Is Trazodone the New Brain Wonder Drug?
Are mice like men?
Posted April 22, 2017 | Reviewed by Gary Drevitch
Is one of the oldest, cheapest drugs in the international pharmacopeia soon to become the medication that will block Alzheimer’s, Parkinson’s, and MS? Work by Giovanna Mallucci’s laboratory at Britain’s Medical Research Council has shown – in mice – that trazodone and DBM, an anti-cancer drug, appear to stop a common neurodegenerative process which kills neurons in many major diseases, including scourges like Alzheimer’s. After studying over a thousand compounds, the group’s finding was announced with a headline on the BBC declaring “Experts Excited by Brain ‘Wonder Drug.'"
My immediate reaction was to laugh out loud. Like many medications that lack the sexiness of the new, trazodone has been multiply repurposed for uses very different than originally intended – when others let you use it.
What Is This For?
Developed in the 1960s in Italy, trazodone was created as a potential antidepressant blocking serotonin receptors. It worked. However, it rather quickly developed a negative reputation. It sedated people. It caused orthostatic hypotension – producing fainting in some who get up quickly from a bed or chair. It provoked some cardiac arrhythmias. And perhaps strangest of all, it instigated priapism – uncontrolled penile erections that sometimes had to be surgically decompressed. People complained of erections that persisted for hours, decades before the appearance of Viagra. When SSRIs like Prozac came on the market, which supposedly worked through blocking reuptake of serotonin, they so eclipsed trazodone that hardly anyone used the drug for a quite a while.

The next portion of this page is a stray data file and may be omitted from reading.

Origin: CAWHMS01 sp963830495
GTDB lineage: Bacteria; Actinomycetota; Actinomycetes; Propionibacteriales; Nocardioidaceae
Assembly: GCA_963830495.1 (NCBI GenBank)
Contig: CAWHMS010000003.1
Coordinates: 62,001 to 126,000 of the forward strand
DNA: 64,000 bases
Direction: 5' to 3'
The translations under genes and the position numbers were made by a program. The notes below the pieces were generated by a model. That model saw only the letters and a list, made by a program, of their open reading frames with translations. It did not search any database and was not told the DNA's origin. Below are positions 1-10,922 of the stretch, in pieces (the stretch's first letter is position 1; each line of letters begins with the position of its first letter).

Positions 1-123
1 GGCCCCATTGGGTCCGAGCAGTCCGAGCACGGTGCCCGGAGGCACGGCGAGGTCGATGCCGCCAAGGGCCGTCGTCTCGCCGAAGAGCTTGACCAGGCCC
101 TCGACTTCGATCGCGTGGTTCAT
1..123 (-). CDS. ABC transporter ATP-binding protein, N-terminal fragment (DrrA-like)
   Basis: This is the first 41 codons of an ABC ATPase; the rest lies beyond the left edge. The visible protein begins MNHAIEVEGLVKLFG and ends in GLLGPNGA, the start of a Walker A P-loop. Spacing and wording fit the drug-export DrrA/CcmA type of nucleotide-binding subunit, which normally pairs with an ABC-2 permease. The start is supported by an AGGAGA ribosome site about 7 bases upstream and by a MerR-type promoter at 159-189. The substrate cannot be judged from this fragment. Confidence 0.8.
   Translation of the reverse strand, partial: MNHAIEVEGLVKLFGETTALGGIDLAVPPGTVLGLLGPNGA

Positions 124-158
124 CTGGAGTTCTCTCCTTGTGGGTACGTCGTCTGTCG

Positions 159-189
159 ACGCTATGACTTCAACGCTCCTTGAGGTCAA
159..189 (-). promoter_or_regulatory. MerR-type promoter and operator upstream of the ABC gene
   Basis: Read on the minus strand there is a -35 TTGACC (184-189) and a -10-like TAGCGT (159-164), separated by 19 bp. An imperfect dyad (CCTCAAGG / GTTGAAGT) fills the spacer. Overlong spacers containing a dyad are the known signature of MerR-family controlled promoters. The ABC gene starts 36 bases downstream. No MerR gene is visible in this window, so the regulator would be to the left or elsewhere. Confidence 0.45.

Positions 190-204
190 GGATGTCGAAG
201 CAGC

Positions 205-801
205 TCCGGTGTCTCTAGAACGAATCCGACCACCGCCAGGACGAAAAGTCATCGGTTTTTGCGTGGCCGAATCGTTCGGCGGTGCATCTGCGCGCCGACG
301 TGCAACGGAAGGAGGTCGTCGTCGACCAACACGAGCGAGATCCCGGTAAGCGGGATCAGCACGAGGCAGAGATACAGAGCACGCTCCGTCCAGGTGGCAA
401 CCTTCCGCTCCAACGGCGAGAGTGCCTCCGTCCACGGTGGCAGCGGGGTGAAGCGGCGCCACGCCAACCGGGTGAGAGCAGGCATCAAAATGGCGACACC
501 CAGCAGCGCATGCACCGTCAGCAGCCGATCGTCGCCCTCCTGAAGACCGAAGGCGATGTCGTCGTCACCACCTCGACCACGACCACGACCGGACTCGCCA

For over three decades I have fought with internists, particularly cardiologists, who do not want their patients to take the stuff. They will immediately tell me it can cause torsade de points , a nasty cardiac arrythmia—true, if you take truckloads of trazodone with other drugs. When I would counter that the theoretical “therapeutic” dose was 300-600 mg and I was suggesting 12.5 mg or less to start, given only at night, I would still be rebuffed. The internists would demand that I use SSRIs, drugs they were familiar with—and use frequently themselves.
A few of my colleagues did change their minds. When I was a consult doc at Brown, many of the general internists gradually realized that low doses of trazodone could help with their most agitated, out-of-control psychotic patients, particularly those suffering from organic delirium. Others found its sedative powers useful. But the general reference point, fanned by marketers of the SSRIs, was that such “dangerous, old line stuff” should not be used.
SSRIs can provoke weight gain over time. Trazodone did not. SSRIs produce a lot of sexual side effects, blocking ejaculation and erection. Trazodone might cause erections, but the severe priapism, which happens in perhaps one in 6,000 to 10,000 patients, was more common among the young. Some older folks on trazodone might find a little increase in sexual function, but most did not. SSRIs often provoked insomnia, a major problem for people with depression and anxiety. Trazodone made many people sleepy. For many years, SSRIs were far more expensive.